A decorously criminal passage to Port Said, circa 1908.
For a change of pace, ship’s detectives George Porter Dillman and Genevieve Masefield forsake the Cunard line in favor of the P&O, whose smallish (500 passengers) Marmora, bound for Australia, will stop first in Marseilles, Port Said, and various ports of call in the southern hemisphere. By the time they’ve cleared Gibraltar, the ship has racked up three robberies and a murder. In addition, Genevieve’s ex-fiancé is aboard, and although the purser’s assistant is very helpful, the purser himself is extremely hostile. Whatever will the Royals aboard think! Mostly sticking to their cabins except for a daily constitutional, George and Genevieve concentrate on a surly German photographer, a boisterous French chef, a minor member of the English peerage, and a Harrow/Oxford expellee as possible thieves of jewels, cash, and Egyptian relics while comforting spinster sisters, an Egyptologist and his family, and an imposing Teutonic widow on their losses and arranging for the body of man-about-town Walter Dugdale to be quietly offloaded when the ship docks in Marseilles. By the time George and Genevieve ask the captain to marry them as Port Said looms ahead, several shipboard assignations later, the Marmora’s holding cells will be full.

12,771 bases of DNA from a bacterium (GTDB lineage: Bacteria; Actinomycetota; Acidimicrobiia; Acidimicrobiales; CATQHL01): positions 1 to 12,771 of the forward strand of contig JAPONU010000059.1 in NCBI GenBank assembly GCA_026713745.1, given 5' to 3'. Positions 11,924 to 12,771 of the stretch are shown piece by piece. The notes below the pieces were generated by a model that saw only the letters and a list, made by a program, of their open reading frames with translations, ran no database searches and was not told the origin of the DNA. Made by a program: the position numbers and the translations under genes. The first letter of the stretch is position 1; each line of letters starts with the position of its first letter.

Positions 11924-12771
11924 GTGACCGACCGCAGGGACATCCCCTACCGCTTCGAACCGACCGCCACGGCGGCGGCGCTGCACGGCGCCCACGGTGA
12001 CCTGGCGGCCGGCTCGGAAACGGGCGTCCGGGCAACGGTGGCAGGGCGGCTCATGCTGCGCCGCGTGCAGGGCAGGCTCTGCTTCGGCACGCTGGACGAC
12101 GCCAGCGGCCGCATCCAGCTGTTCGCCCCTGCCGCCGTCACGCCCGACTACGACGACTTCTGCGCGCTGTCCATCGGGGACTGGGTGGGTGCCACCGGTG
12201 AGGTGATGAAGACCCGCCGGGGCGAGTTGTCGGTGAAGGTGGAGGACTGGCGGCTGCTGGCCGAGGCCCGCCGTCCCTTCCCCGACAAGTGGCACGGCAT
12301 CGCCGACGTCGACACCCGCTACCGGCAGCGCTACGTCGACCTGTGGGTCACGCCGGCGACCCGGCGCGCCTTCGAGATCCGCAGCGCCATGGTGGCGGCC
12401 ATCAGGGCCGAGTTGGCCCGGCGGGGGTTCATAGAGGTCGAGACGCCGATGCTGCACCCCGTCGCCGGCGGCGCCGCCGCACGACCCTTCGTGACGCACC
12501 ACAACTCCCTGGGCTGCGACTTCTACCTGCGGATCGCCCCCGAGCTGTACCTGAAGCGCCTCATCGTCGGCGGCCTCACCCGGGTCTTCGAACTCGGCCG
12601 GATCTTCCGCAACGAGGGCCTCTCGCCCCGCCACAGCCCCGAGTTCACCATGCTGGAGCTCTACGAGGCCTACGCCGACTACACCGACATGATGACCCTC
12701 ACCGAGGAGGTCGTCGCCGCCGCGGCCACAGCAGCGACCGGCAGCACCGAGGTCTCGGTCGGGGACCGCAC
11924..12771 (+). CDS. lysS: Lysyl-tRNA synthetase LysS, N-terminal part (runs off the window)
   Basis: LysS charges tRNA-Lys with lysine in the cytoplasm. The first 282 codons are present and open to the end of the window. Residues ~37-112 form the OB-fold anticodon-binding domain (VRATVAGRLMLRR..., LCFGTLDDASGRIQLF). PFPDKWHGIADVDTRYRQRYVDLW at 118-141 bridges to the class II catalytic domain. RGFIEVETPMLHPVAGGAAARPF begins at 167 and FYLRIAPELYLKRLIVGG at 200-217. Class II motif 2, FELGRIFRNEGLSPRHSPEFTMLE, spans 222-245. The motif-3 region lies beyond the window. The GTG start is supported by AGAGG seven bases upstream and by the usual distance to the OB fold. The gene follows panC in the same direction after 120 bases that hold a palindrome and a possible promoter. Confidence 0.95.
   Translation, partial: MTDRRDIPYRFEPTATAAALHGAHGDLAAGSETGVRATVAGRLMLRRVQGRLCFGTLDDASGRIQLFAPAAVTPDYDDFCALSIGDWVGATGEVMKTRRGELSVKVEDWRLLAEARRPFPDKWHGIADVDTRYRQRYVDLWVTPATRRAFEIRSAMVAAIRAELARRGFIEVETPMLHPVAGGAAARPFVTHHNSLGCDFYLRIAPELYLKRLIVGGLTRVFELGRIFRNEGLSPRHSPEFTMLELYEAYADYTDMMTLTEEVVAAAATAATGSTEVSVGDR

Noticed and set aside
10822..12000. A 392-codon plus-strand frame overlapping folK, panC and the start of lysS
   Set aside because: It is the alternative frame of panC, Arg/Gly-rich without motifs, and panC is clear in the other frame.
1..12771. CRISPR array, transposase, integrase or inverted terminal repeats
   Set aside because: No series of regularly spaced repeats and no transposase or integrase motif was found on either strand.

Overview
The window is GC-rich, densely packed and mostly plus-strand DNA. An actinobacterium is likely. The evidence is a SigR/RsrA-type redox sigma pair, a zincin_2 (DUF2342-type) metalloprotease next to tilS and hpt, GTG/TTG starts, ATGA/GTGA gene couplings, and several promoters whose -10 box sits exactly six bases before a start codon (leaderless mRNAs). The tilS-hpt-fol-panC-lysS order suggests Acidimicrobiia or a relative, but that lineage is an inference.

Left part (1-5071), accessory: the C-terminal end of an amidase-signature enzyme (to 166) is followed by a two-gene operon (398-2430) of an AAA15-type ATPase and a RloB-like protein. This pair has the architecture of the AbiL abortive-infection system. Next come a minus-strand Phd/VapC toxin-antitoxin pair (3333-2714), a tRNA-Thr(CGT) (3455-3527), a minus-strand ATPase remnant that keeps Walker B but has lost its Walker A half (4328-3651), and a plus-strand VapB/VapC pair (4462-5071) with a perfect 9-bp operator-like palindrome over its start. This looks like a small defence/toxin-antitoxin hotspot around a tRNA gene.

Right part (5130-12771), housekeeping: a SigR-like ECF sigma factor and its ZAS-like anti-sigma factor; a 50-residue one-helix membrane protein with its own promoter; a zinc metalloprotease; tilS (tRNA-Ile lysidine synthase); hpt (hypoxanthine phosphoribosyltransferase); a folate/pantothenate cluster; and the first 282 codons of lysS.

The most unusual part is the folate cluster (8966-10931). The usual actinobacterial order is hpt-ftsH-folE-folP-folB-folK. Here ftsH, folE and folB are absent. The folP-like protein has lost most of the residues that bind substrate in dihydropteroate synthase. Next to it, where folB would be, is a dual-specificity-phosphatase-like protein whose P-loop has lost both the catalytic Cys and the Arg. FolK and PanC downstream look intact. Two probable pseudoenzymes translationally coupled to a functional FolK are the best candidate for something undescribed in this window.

Despite piano-flute duets, white-tie dinners, and the dashing good looks of George and Genevieve, the voyage isn’t nearly as entertaining or puzzling as their sailings aboard the Cunard line (Murder on the Caronia, 2003, etc.).